Categories Global, ICCA on the international level, Indigenous people’s rights and human rights, Newsflash, Private sector standards and safeguards, Publications, World

The Geneva Declaration – Companies Must Commit to Zero Tolerance Against Killing and Violence in Supply Chains

By Hannah Storey, Helen Tugendhat, Francesco Martone and Claire Bracegirdle, from Forest Peoples Programme, Member of the ICCA Consortium.

In November 2019 alongside the 8th UN Forum on Business and Human Rights in Geneva, representatives from indigenous peoples, afro-descendant and peasant communities from 16 countries issued an urgent call for action – the Geneva Declaration. They are demanding governments and companies end the violence, killing and deliberate criminalisation of people defending their rights, their lands and their communities.

We wish to live free of violence and demand the respect for our lives and our rights! The government should not impose their visions of development on us.” said Indianara Ramires Machado, from Brazil’s Guarani-Kaiowá indigenous peoples.

Written by those who have seen first-hand what happens when destructive business activities are conducted with impunity at the expanding frontier of agricultural and extractive industries, the Declaration articulates the extreme challenges that they and their communities, families and peoples face. It offers practical recommendations for states, businesses, investors and others to ensure their rights are respected and protected.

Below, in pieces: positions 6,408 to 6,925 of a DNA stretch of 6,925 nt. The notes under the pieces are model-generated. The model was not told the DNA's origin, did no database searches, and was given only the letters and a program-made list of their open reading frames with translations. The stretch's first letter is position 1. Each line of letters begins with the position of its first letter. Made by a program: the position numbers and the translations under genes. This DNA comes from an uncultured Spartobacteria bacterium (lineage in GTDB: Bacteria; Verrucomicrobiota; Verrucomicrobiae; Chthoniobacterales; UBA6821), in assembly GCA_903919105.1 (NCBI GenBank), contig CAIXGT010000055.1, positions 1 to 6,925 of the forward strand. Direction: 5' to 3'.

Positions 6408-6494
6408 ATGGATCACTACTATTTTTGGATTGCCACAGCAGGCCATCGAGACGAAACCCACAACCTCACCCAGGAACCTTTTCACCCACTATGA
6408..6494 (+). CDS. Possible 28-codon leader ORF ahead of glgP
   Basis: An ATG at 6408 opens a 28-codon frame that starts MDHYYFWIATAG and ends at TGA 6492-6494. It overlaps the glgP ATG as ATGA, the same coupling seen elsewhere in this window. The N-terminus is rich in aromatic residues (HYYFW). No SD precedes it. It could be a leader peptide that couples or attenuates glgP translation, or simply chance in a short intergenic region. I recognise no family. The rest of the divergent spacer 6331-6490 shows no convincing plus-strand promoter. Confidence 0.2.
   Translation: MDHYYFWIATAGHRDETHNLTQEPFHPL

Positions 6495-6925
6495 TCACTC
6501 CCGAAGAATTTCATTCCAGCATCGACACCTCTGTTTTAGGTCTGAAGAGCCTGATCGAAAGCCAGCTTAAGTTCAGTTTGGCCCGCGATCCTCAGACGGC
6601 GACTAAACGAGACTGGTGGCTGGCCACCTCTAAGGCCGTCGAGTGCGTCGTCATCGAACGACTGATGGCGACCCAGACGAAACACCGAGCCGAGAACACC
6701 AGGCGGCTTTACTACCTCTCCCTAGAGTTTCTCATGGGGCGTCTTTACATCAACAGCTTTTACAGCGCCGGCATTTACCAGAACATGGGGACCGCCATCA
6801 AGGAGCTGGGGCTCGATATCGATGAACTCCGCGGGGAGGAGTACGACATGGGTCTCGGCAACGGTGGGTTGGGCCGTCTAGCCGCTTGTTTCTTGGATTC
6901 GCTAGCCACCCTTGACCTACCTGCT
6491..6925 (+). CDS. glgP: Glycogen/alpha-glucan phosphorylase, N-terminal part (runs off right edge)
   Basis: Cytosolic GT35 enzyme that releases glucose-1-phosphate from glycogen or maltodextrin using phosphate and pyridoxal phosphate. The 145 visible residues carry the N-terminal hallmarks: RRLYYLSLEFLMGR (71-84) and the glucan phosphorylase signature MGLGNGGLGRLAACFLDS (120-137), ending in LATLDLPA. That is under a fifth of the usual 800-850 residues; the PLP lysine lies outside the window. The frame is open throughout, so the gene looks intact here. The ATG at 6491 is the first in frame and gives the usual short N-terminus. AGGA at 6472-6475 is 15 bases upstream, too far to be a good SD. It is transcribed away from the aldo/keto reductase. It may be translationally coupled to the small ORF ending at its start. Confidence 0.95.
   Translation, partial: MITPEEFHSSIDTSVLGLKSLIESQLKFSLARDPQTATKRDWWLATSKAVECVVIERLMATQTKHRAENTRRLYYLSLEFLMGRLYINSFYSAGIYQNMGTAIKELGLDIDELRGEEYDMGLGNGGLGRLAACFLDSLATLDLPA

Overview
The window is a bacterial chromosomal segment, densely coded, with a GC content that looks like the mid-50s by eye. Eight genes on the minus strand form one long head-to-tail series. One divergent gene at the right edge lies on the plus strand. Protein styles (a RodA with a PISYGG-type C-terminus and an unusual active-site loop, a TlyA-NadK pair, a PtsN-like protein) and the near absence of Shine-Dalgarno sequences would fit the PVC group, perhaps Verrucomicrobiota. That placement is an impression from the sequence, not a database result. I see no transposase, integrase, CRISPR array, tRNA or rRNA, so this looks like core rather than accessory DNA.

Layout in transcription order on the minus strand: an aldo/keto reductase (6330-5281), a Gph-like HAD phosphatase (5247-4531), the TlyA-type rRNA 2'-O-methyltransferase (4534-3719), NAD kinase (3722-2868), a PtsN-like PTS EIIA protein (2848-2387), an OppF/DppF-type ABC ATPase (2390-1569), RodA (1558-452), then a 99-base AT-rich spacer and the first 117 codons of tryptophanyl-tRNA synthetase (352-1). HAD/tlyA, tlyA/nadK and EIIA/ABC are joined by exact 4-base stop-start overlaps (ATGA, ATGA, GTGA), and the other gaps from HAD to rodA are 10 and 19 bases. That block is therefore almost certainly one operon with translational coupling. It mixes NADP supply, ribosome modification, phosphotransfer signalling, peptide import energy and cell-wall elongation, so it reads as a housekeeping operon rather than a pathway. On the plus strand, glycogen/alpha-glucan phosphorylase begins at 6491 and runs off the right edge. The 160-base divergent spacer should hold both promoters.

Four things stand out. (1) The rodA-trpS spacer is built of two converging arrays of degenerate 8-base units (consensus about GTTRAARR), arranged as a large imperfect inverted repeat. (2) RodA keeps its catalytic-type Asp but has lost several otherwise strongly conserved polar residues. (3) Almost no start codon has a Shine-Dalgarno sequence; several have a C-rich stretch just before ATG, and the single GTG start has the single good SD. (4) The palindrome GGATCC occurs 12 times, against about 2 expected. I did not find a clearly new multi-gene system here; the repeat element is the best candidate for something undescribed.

Indigenous peoples and community leaders take extreme risks to defend their territories, communities and the environment. A recent investigation by Global Witness revealed that three defenders are killed every week, a disproportionate amount of them indigenous. They are most often attacked while resisting abuses connected to agribusiness and mining. They are also routinely criminalized or branded as terrorists.

Forest Peoples Programme’s Director James Whitehead said “Despite efforts to date, violence and killing is still inextricably linked to global supply chains – in industries such as palm oil, soy and gold. Communities are facing threats, intimidation and even death as they try to protect their lands from unscrupulous business interests. The Zero Tolerance Declaration represents a collective voice of defenders from across the world. They’re saying that it’s time for governments, businesses and investors to step up and adopt a zero tolerance approach to violence and killings.”

The Declaration issues a challenge for governments, multi-lateral agencies, companies and investors to act in practical ways to stem the violence. The challenge now is to translate this framework into practical action. The UN Special Rapporteur on Human Rights Defenders, Michel Forst, spent two days speaking with and listening to the human rights defenders who finalised the Declaration. He said:

I have worked the past 20 years on human rights defenders and so many have come on board making countless reports and recommendations. By now we know the situation, and we keep repeating recommendations. It is time to act!

To find out more or to join the coalition, please visit www.zerotoleranceinitiative.org

This work has been supported by, among others, Forest Peoples ProgrammeInternational Work Group for Indigenous Affairs (IWGIA),  the Asia Indigenous Peoples Pact (AIPP) and financially supported by Norway’s International Climate and Forest Initiative.

Featured image: © Natalie Behring.